Initially, the UBR tower 14 is filled partially with tap water, which is brought to an operating temperature essentially compatible with the temperature environment necessary for the particular bacterial culture, which is to be used, to survive. The UBR tower 14 is then innoculated with a small supply of recycled waste water containing the dominant bacteria strain required to interact with the organic contaminants identified in the waste water, as well as with new liquid bacteria as provided through the valve piping system 106 from the main fermenters 18 and 20. Additionally, necessary nutrients are supplied by the nutrient supply tank 22 via pump 74 and piping 76, through oxygenator 28 into the UBR.
Once the bacteria are acclimated, and begin to multiply in the UBR tower 14, valves 94 and 96 can then be opened and the waste water and air directed to the unique distribution system 108.
The distribution system 108 comprises a plurality of channel members, 110, 112, 114, 116, 118. Each of these channel members are secured to the base 98 of the UBR tower 14 by leveling means typically shown as 120 in FIG. 5.
Disposed beneath each channel member and coextending horizontally the length of each channel member are a first group of pipes, 120, 122, 124. 126, 128 and 130. A second group of pipes, 132 and 134 connect inlet pipes 95 and 97 to corresponding members of the first group of pipes. So, for example, pipe 132 connects inlet pipe 95 to pipes 120, 122, and 124, while pipe 134 connects inlet pipe 97 to pipes 126, 128, and 130.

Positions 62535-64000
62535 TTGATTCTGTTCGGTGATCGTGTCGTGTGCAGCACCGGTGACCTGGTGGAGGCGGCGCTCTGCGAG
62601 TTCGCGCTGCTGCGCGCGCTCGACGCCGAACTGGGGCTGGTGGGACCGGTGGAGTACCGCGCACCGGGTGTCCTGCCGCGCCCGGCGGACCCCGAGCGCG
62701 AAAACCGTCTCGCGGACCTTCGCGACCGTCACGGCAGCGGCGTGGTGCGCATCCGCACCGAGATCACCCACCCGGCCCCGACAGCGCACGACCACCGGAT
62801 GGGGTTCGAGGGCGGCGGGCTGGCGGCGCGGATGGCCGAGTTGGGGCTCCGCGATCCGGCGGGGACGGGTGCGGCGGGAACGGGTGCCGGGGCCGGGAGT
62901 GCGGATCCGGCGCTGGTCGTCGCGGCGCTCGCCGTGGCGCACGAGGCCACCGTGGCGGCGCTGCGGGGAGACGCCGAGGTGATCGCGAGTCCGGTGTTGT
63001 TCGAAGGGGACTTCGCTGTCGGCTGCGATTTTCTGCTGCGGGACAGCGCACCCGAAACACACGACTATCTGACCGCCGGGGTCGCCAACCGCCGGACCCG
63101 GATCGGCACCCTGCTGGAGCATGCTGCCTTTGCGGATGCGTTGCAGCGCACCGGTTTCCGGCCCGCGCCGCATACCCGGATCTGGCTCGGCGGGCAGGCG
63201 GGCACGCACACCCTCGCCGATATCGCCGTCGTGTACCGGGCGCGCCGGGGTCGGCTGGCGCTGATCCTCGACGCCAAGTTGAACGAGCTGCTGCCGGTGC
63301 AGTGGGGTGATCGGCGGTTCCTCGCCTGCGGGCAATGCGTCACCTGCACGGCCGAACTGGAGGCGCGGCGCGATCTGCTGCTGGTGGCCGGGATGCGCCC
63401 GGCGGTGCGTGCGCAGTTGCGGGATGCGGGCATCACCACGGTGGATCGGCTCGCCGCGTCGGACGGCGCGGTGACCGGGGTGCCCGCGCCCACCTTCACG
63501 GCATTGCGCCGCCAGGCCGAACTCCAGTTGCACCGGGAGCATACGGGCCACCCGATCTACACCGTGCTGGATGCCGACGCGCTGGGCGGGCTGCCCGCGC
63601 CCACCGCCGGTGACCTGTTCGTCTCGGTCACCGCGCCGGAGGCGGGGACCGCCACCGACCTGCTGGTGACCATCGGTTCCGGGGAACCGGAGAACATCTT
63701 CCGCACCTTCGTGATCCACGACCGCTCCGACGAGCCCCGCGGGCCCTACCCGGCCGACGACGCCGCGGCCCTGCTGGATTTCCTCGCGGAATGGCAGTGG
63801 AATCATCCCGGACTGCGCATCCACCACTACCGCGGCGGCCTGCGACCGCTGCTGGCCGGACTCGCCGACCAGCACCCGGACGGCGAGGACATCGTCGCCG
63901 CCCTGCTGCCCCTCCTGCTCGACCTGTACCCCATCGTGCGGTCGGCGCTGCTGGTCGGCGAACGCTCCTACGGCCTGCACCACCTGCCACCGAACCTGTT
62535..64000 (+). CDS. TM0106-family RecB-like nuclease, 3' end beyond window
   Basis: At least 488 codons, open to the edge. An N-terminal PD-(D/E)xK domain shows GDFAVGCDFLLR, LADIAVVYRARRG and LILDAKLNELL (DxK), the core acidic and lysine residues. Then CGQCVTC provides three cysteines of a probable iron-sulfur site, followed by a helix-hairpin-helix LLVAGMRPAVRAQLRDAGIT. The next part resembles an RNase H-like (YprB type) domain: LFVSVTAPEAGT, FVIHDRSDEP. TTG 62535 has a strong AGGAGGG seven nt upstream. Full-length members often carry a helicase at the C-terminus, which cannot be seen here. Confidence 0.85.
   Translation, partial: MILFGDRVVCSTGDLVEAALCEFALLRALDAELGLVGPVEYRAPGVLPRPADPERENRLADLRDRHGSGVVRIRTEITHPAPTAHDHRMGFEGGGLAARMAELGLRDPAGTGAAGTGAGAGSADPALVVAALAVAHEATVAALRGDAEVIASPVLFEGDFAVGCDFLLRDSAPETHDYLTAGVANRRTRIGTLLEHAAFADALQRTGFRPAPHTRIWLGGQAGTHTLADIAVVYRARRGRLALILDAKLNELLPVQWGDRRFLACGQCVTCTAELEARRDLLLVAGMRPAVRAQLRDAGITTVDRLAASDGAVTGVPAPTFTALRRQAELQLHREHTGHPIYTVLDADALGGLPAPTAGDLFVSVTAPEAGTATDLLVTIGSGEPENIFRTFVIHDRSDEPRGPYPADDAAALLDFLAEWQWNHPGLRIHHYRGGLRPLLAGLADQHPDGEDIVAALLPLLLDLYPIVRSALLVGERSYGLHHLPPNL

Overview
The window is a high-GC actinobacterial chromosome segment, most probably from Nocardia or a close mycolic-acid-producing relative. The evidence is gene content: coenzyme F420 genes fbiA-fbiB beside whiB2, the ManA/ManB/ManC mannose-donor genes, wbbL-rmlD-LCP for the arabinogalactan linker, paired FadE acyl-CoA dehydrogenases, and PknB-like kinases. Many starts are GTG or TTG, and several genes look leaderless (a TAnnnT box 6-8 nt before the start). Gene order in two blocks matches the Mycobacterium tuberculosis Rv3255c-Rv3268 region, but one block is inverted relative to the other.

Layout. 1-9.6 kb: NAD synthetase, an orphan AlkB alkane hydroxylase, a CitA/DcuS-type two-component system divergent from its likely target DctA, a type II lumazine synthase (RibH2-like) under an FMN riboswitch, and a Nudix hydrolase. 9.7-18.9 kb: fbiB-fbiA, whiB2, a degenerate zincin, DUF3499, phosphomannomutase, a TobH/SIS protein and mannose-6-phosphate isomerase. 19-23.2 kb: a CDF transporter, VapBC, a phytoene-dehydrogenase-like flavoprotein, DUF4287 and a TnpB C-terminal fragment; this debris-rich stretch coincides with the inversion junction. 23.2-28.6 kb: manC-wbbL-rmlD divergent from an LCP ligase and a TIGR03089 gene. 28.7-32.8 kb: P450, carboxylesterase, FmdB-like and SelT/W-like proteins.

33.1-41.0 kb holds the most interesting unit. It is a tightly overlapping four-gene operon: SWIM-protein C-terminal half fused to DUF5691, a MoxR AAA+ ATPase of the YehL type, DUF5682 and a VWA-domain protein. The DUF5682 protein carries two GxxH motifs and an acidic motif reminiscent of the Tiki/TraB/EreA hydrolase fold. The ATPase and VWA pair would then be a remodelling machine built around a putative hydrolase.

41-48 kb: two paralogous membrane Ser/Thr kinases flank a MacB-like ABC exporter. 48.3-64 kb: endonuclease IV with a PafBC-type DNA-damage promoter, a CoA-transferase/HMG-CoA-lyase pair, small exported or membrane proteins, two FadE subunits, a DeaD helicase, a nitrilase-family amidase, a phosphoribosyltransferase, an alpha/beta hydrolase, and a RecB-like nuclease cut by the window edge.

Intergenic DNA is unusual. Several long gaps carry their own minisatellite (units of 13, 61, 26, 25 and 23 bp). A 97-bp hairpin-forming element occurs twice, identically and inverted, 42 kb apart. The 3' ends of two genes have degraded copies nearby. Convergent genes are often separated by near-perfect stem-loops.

The first group of pipes coextensive with each channel member include orifice pipes (shown typically as 135 in FIG. 6). Each said orifice pipe extends upwards and are located typically, at least, at the extremes of each pipe member of the first group of pipes, i.e., 120, 122, 124, 126, 128 and 130, at locations 136, 138, 140, 142, 144, 146, 148, 150, 152 and 154.
Channel members 112, 114 and 116 are rectangular, box-shaped, closed on five sides with the open side facing the bottom of the tower. Channels 110 and 118 are also closed box-shaped with the open side facing the bottom of the tower, but, in the plan view such as depicted in FIG. 3, are trapezoidal due to the tapering of the ends because of the curvature of the tower.
Leveling means 120 include typically, a threaded stud member 156, which extends vertically upward in relation to the tower base 98. The stud is secured to the base by welding. There are two such leveling means for each channel member. The channel member is precisely drilled to fit over the studs. Nuts 158 and 160 are placed on either side of the top side of the channel member. After each channel member is leveled, using a sight level, the nuts 158 and 160 are secured snugly against the top channel side to hold the channel member in its level, horizontal position.